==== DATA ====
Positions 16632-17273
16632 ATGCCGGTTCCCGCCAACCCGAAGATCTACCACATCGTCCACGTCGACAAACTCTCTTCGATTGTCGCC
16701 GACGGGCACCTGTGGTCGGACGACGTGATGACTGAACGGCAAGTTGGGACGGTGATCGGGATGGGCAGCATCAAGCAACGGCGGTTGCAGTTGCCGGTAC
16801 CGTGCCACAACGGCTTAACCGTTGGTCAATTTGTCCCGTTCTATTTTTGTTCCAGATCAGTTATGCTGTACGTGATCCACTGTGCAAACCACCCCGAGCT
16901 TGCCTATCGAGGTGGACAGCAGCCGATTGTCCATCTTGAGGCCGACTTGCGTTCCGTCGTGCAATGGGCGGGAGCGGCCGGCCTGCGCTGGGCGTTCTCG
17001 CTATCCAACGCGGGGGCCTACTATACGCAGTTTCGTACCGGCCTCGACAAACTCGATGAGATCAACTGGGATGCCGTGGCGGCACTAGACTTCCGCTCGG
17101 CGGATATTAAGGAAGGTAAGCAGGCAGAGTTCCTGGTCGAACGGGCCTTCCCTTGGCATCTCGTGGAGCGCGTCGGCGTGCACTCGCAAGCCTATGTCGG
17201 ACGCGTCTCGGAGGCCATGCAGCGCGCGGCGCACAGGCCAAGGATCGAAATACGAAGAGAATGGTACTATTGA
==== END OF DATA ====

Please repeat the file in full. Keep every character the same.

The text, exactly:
Positions 16632-17273
16632 ATGCCGGTTCCCGCCAACCCGAAGATCTACCACATCGTCCACGTCGACAAACTCTCTTCGATTGTCGCC
16701 GACGGGCACCTGTGGTCGGACGACGTGATGACTGAACGGCAAGTTGGGACGGTGATCGGGATGGGCAGCATCAAGCAACGGCGGTTGCAGTTGCCGGTAC
16801 CGTGCCACAACGGCTTAACCGTTGGTCAATTTGTCCCGTTCTATTTTTGTTCCAGATCAGTTATGCTGTACGTGATCCACTGTGCAAACCACCCCGAGCT
16901 TGCCTATCGAGGTGGACAGCAGCCGATTGTCCATCTTGAGGCCGACTTGCGTTCCGTCGTGCAATGGGCGGGAGCGGCCGGCCTGCGCTGGGCGTTCTCG
17001 CTATCCAACGCGGGGGCCTACTATACGCAGTTTCGTACCGGCCTCGACAAACTCGATGAGATCAACTGGGATGCCGTGGCGGCACTAGACTTCCGCTCGG
17101 CGGATATTAAGGAAGGTAAGCAGGCAGAGTTCCTGGTCGAACGGGCCTTCCCTTGGCATCTCGTGGAGCGCGTCGGCGTGCACTCGCAAGCCTATGTCGG
17201 ACGCGTCTCGGAGGCCATGCAGCGCGCGGCGCACAGGCCAAGGATCGAAATACGAAGAGAATGGTACTATTGA